J. Scott said...

Mr. Collier,

Not at all being antagonistic, as I really appreciate your site, and consider it among the most thoughtful of those trying to inspire Black people to greater achievement. But, I have to direct your attention to the following.

This is a link to, it is the site that MDs and PhD's use to search out medical journal articles on any given topic.

The medical research community has warned us against 'pop medicine' which is generally considered articles written in non-medical journals that make sensational claims and accusations based on data that has been misconstrued or placed out of context. As you know, statistics can be very deceiving if you do not know what you are looking at.

Type in "Vitamin D deficiency and Children" in the link above and you will see 2718 separate articles written on the topic and published in journals where they are subjected to the scrutiny of their MD and PhD peers around the world. Papers and publications such as these are what shape and mold the direction of evidence based medicine. Papers like these are how we know little intricacies about which treatments (out of dozens) work better, that immunizations are actually effectively lowering the incidence of infectious disease, the natural course of disease on the molecular/genetic level and how to modify it, etc. Before you accuse the medical community of completely missing anything, you need to examine the content of these articles and the medical community's response to them. Sadly, most people don't know this, and go crazy everytime they see something on CNN about the next major medical crisis. Which is generally not news at all, and has been known to the medical community for some time.
Milk, Cereal, and Pudding are some of the most common vitamin D fortified foods in the U.S. market. This came into practice in the 1930s when Rickets became a major public health issue. Incidentally, Rickets (skeletal deformity) is the most common manifestation of vitamin D deficiency we are aware of at this point.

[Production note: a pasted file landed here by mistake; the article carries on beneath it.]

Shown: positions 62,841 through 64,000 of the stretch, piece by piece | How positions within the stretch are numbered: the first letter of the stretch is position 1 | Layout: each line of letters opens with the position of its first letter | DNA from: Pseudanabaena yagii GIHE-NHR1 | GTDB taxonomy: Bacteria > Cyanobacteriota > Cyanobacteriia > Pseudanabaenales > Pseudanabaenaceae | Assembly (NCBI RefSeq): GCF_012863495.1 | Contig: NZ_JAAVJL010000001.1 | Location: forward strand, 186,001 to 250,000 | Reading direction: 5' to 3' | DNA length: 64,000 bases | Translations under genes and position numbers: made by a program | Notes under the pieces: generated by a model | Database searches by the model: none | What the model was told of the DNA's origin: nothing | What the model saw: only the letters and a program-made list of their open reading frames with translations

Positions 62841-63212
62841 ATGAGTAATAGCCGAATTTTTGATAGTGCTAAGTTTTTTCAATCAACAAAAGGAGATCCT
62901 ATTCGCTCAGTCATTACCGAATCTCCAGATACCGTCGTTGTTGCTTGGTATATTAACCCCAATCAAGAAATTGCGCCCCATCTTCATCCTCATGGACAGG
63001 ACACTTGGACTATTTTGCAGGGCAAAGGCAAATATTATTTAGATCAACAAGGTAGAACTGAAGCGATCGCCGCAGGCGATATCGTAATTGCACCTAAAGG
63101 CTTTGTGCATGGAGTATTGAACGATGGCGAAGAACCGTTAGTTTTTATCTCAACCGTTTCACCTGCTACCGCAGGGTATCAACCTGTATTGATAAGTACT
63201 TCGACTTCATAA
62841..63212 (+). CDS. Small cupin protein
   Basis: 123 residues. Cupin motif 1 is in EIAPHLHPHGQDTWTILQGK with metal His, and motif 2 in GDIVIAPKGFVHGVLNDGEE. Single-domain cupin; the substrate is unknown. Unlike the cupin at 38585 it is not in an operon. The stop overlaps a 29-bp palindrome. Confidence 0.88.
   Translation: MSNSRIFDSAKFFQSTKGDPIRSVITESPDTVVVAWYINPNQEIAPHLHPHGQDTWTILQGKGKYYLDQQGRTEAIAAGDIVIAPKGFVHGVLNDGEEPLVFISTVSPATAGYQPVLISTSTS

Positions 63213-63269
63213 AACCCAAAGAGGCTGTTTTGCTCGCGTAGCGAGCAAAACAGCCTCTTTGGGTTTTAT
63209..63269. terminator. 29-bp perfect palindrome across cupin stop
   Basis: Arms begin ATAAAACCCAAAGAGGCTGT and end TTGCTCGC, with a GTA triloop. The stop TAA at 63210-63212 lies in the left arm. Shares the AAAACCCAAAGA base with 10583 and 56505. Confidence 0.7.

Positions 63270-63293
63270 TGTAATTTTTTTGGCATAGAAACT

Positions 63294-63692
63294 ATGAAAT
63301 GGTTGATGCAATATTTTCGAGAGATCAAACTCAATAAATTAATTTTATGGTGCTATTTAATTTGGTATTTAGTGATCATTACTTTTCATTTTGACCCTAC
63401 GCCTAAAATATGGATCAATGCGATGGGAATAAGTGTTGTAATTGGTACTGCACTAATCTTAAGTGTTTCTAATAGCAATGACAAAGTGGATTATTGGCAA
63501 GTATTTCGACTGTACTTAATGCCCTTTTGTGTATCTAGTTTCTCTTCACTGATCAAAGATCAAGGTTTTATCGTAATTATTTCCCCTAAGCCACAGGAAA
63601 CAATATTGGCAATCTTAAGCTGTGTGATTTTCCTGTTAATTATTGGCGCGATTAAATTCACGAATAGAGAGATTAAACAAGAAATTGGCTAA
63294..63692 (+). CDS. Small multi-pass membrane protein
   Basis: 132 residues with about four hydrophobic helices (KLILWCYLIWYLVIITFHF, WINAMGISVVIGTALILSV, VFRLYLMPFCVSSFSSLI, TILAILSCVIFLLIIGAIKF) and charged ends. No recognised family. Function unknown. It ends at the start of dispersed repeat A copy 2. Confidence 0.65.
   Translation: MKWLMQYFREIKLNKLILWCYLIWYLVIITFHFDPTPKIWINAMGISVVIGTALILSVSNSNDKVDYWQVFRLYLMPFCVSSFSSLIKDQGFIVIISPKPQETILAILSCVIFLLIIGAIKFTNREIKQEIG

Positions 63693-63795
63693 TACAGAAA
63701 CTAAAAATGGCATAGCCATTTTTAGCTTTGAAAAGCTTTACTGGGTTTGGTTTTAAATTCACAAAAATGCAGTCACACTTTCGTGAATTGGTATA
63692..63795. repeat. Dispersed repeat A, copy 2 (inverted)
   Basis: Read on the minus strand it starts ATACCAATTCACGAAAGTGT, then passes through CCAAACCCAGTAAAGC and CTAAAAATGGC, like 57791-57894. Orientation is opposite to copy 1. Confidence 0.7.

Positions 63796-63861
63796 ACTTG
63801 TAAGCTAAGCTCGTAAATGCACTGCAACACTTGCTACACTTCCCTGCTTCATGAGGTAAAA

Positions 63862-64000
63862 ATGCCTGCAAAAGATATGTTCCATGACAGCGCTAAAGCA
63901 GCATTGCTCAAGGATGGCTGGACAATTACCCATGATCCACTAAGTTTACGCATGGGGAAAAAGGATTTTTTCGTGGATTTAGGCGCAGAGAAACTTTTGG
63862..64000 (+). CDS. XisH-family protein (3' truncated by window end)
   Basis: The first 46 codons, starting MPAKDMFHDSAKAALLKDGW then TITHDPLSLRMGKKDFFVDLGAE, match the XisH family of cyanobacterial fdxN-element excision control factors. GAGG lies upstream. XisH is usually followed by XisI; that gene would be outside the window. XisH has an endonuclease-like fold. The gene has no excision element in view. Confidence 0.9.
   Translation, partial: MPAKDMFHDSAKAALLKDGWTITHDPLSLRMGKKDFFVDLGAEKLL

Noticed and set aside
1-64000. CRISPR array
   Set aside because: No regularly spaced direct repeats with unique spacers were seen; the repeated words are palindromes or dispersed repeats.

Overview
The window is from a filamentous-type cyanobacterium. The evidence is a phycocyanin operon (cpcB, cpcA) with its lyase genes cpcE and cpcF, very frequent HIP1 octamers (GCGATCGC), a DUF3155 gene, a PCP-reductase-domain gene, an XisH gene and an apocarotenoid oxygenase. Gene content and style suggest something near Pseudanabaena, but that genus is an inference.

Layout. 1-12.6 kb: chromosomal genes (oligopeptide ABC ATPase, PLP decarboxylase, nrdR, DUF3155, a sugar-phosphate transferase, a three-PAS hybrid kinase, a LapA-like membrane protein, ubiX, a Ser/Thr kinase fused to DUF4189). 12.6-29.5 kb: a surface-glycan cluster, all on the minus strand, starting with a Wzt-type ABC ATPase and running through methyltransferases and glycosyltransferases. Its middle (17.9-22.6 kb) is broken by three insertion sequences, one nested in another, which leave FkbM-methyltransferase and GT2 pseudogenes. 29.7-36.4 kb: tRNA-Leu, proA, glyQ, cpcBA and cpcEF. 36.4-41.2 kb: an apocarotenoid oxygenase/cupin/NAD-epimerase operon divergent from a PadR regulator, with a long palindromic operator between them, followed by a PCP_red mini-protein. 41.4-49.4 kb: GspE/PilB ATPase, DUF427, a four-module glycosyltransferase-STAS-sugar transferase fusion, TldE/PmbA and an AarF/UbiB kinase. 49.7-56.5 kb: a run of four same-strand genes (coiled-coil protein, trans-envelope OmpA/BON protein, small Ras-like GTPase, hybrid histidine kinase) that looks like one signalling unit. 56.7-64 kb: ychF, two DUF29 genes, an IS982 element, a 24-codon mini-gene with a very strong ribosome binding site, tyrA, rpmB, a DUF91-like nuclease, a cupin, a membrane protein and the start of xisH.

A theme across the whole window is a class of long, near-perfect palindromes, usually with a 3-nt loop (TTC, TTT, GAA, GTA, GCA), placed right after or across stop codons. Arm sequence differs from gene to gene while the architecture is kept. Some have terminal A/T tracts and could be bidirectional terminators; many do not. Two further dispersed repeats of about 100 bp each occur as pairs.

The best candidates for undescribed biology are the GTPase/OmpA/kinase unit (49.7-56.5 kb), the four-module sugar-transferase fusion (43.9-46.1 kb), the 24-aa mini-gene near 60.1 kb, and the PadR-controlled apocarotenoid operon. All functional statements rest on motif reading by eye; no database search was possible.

But, yes, it is true that darker skinned individuals are susceptible to more vitamin D deficiency than the average white kid. I'm just saying that there's not much indication that this fact has anything to do with intelligence among black children.

James C. Collier said...

J.Scott: Thanks, for your thoughtful words. While I agree that continuing research is needed, it is the CDC (Emory University medical professionals) who are telling us that nearly 50% of black women are vitamin D deficient. It is also the CDC telling us that D is, in reality, a vital pro-steroid hormone with widespread influence on the specific health challenges blacks face, amid historical blank MD response. The FDA is currently revising the RDA of D and indicates that it is going up by at lease 1/2 or a full order of magnitude. I checked the sources of the D and Autism article posted on the VitaminDCouncil site and found no reason to question them (granted I am not an MD). Lastly, personally I am not lactose intolerant (love pudding) and am an avid outdoors man, but nonetheless I registered deficient in D, as did my kids. I have been taking 2,500 IU's/day of D for the last six months and my blood calcium levels have remained spot-on average, indicating no overage. My MD is not advocating my regimen, but he also cannot advocate against it, as I seem to be 'out ahead of him on this topic', as he quips. I am not saying D is the end all beat all, but the medical community's single-focus on D as it relates to rickets prevention, for that last 75 years, is a professional embarrassment amid other health care advances and entrenched disparities. Again, I greatly appreciate your thoughtful input.